1. Whatever major you pursue in college it should be one that you find enjoyable and stimulating. If this is the case with economics, then that in of itself is reason enough to major in the field. You'll find a group of dedicated faculty within the department, each of whom brings a unique philosophical and pedagogical perspective to the classroom, who care deeply about student learning and the education of the whole person, and who try to make economics fun.
2. Economics will provide you with different ways to understand the world we live in. Whether it's becoming more sensitive to the unintended consequences of public policy and personal decision making or exploring the economic trends that are transforming our society and changing the way we live, you will become a better informed citizen and better equipped to know how to respond to the rapidly changing environment that confronts us on a daily basis.
3. Economics will open up many job opportunities. While few majors can guarantee you employment in a job directly related to your undergraduate field of study, economic majors are in demand. In part, this reflects the set of "tools" and a way of thinking that you will acquire as an undergraduate that many firms find useful. It is also a challenging major that sends a strong signal to prospective employers that you do not shy away from hard work and that you are capable of abstract and analytical thinking, skills that are in demand throughout the economy.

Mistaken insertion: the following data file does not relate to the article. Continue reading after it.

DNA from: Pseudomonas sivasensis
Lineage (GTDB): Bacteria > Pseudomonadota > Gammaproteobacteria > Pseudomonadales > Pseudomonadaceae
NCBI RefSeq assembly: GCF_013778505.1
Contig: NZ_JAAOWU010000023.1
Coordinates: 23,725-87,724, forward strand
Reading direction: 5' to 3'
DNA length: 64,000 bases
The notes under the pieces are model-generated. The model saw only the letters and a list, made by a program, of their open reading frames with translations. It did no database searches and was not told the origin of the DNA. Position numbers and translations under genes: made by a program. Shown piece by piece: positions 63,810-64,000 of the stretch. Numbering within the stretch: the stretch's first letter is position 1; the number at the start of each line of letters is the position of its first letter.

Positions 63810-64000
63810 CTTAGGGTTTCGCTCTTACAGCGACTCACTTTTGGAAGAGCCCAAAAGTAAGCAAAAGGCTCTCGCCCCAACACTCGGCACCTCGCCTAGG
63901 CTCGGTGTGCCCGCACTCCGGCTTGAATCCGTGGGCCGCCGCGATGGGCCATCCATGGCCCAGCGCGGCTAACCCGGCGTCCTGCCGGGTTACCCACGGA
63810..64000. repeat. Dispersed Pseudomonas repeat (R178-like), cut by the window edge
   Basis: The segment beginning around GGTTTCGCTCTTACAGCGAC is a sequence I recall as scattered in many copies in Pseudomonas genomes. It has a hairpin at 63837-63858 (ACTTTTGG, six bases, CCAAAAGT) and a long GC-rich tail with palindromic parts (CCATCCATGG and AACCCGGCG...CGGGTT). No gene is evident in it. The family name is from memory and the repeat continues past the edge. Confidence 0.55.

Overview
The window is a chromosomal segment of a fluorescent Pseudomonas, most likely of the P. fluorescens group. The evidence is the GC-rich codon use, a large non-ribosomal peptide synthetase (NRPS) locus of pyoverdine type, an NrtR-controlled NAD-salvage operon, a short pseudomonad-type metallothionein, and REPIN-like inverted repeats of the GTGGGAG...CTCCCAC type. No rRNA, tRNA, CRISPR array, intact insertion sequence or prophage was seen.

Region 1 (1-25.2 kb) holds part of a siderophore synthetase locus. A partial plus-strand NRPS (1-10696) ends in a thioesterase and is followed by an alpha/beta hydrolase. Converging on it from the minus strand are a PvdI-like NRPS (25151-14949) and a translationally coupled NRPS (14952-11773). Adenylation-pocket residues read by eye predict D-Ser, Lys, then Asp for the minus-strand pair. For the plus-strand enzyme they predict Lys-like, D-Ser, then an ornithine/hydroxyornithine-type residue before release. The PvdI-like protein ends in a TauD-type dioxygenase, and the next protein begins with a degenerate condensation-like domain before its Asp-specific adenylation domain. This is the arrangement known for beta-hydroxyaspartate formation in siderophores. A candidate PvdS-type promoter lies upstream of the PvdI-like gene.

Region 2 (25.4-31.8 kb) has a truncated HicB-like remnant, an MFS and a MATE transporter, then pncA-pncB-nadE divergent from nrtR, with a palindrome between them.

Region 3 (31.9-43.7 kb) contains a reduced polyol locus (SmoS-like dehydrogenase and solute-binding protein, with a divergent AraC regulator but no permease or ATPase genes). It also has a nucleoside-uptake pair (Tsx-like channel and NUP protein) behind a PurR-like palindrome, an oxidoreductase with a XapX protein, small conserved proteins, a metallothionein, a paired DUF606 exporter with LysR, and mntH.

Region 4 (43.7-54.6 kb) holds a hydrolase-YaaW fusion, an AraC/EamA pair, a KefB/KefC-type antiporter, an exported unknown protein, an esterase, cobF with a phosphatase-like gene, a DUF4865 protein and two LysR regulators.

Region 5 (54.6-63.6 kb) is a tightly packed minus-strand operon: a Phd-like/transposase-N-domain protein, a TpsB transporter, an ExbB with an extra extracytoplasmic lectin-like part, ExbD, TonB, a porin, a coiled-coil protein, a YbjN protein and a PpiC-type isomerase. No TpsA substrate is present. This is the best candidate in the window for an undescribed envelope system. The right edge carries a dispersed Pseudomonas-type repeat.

Bob McTerer, the former head of the Federal Reserve Bank of Dallas noted:
"My take on training in economics is that it becomes increasingly valuable as you move up the career ladder. I can't think of a better major for corporate CEO's, congressmen (and women), or presidents of the United States. You've earned a systematic, disciplined way of thinking that will serve you well."
4. Among the most important skills that you should learn in college is how to think, write and speak more clearly and forcefully. These are skills that are most effectively taught in the type of small personalized classes that student will find within the department.
5. In light of the subject matter that students of economics study, and the tools used to analyze these subjects, the major provides an ideal background for those who hope to pursue advanced degrees in business, law, public policy or economics.
6. Economists address a wide range of issues that are of interest to both the public and to government officials. Questions that you will explore during your undergraduate years include: What impact does immigration have on our workforce and standard of living? What can explain growing income inequality in the U.S.? Why do some countries grow quickly and others more slowly? Why has the Federal Reserve Board kept interest rates at historical lows? Is American industry becoming more concentrated and is this important in today's globalized world? What impact will health care reform have on the economy? Are trade deficits a threat to our economic well-being? What are the long term consequences of budget deficits? Is higher education still a good investment?